Japanese books

I really should have titled this “4 travel stories” since these are mostly specific parts of selected books that came to mind when thinking about enlightening voyage experiences. Tales of serendipity common enough to counteract soundbites of travel tragedy many modern media outlets tend to regurgitate for ratings.

Whether it’s you who needs a little convincing or that stubborn friend who won’t join you on an RTW, passages from these nonfictional tales can fortify large lacks of adventurous fortitude.

the art of happiness dalai lama1. The Art Of Happiness (10th Anniversary Addition) By Dalai Lama and Howard C. Cutler

There is certainly a connection between compassion and happiness as several studies have shown. Those two feelings being the central themes of this examination of the Dalai Lama’s theories, blended with a scientific analysis of his ideas. It’s not always easy to be happy when traveling, especially when you’re subjected to some of the scams that target tourists. For those of you who can relate to such situations, I strongly recommend you read Chapter 6 of The Art of Happiness. You may never look at getting ripped off the same way again.

2. Long Way Round

One of 8 great motorcycle books that will ignite your wanderlust and one that has personally influenced my nomadic side. Long Way Round is the dual-diary of Charley Boorman and Ewan McGregor, documenting their 3-month motorcycle journey around the world in 2004. Many of the negative comments about the book revolve around the fact that the two aren’t always happy and talk freely about the frustrations the road can bring. It is that aspect of the book I love however, as traveling certainly has a fair amount of crap stretches you laugh about later, after your first shower in 18 days. But one of the brighter (and funniest) tales in Long Way Round is the early chapter about Boorman and McGregor’s stay in Ukraine.

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  • Once you’ve read the story, be sure to check out the second part of the Long Way Round documentary to watch the experience unfold. Simply thinking about those scenes makes me chuckle.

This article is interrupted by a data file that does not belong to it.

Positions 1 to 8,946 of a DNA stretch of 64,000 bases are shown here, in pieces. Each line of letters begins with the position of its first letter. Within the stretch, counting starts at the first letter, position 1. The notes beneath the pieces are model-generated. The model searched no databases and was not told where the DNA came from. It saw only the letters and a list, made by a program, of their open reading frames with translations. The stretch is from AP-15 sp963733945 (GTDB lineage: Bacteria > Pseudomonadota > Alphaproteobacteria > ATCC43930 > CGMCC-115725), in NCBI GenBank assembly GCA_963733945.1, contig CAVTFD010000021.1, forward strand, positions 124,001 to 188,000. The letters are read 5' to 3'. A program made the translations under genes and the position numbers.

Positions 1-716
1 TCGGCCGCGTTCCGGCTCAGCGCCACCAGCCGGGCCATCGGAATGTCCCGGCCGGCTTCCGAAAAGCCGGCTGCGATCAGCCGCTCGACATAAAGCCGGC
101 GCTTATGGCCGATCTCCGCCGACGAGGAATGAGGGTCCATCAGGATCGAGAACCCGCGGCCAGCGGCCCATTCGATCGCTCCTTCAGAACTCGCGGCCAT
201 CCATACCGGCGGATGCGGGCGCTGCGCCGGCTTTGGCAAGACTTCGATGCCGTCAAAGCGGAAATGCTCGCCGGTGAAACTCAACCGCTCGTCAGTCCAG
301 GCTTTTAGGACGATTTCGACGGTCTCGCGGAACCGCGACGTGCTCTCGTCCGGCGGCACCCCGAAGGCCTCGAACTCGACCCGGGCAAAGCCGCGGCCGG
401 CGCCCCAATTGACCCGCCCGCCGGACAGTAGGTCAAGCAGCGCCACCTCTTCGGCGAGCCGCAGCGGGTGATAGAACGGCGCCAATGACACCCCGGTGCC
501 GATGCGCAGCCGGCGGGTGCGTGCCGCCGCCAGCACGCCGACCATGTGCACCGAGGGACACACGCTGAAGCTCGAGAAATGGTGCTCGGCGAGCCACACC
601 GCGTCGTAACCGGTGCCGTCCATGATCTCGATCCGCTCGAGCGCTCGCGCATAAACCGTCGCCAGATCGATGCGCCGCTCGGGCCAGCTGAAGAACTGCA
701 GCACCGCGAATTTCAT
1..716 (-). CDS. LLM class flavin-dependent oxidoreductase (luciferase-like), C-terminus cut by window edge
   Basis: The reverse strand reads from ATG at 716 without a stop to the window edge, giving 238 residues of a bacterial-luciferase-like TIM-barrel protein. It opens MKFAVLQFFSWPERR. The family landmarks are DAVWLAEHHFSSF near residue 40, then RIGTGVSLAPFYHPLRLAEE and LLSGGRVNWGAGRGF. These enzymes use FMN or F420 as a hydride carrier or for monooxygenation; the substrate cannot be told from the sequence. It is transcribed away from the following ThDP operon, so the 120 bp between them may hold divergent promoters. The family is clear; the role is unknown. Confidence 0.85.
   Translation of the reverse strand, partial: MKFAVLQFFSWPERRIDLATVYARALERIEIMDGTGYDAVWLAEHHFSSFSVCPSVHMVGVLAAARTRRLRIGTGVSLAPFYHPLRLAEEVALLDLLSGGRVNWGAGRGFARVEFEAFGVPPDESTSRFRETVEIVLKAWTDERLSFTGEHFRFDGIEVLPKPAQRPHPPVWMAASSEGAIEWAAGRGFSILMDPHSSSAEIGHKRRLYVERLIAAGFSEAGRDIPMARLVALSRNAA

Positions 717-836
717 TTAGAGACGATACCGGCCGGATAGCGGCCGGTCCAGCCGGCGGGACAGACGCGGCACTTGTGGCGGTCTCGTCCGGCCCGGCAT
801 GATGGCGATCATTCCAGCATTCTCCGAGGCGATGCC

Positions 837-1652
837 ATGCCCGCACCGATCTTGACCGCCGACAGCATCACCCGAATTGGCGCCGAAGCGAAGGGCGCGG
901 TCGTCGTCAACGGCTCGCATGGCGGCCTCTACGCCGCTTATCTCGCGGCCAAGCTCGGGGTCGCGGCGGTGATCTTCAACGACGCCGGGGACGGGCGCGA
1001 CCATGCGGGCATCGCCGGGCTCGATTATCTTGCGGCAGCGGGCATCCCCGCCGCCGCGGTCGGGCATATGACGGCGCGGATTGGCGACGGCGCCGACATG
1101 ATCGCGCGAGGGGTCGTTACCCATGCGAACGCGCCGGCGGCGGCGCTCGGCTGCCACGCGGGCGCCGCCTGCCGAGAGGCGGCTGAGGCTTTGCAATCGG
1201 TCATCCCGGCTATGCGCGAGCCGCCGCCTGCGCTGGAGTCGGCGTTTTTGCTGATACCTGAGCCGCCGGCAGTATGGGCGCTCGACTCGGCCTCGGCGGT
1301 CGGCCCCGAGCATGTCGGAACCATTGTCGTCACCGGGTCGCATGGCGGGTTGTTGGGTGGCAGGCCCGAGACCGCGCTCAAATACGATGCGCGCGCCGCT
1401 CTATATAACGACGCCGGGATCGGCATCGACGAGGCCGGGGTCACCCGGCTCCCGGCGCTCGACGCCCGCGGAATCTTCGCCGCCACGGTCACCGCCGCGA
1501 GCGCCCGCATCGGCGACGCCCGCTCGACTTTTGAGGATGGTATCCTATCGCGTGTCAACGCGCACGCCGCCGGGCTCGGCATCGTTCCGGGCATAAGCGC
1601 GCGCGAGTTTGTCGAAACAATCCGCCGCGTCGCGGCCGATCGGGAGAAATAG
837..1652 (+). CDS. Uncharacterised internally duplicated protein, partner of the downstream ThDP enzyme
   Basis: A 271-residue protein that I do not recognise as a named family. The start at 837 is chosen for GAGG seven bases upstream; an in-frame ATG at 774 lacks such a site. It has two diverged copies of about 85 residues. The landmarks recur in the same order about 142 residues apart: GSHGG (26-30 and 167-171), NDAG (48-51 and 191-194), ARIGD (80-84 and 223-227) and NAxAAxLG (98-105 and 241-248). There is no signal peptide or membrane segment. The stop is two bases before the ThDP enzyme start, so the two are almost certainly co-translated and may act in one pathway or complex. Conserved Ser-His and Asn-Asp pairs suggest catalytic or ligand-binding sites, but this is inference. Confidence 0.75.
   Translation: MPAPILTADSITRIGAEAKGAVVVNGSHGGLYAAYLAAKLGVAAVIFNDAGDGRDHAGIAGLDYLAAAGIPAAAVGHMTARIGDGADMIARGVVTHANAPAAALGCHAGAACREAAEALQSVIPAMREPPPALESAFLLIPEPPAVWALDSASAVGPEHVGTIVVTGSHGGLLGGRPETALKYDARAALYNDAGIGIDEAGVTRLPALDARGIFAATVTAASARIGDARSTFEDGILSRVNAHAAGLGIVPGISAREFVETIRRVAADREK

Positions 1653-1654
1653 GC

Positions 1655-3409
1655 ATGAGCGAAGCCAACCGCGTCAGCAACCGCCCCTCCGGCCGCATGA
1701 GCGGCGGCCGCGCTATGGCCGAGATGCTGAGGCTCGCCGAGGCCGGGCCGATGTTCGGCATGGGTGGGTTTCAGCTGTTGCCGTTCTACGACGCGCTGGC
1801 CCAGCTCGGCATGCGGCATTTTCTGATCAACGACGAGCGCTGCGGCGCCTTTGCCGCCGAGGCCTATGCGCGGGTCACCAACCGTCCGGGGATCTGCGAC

3. The Autobiography of Malcolm X By Malcolm X and Alex Haley

The very moment I first opened the cover of this book I was unable to close it with exceptions for sleep, eating, and the occasional bathroom break. One of the most thoughtful sections of the The Autobiography of Malcolm X is Chapter 17, when he begins a series of visits to Africa and the Middle East before undertaking the Muslim pilgrimage, Hajj.

“I remember one night at Muzdalifa with nothing but the sky overhead I lay awake amid sleeping Muslim brothers and I learned that pilgrims from every land – every color, and class, and rank; high officials and the beggar alike – all snored in the same language.”

-The Autobiography of Malcolm X

Malcolm X was a staunch segregationist prior to that trip, however the communitas he witnessed in Mecca transformed him.

4. Thumbs Up Australia By Tom Parry

You might expect more than one disaster to happen to a British journalist and his French girlfriend, given they set off to travel nearly 13,000 kilometers…completely hitchhiking. Certainly Thumbs Up Australia [my previous review] is no fairly tale but as you’ll see toward the end of the story, the hitchhiking is really background to the human experience the travelers encounter.

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 This List Is Far Too Short, Considering The Possibilities

It’s tempting to add Jupiter’s Travels, The Pirates of Somalia, The Hidden Europe [my previous review], The Motorcycle Diaries, The Snake Charmer [previous review], Turkey: Bright Sun, Strong Tea…and so many others to the list above. Then there are all of your comments and stories about how traveling has shown you people are fundamentally good. Still, fear and scary stories about the world tend to stick in our memories. For the most stubborn around you, here’s how to combat 2.5 million years of evolution and prevent your paleolithic brain from scaring you out of travel.

You’ve read far and wide so I’m curious, what books or stories would you have added to this list? I look forward to your literary feedback in the comments below.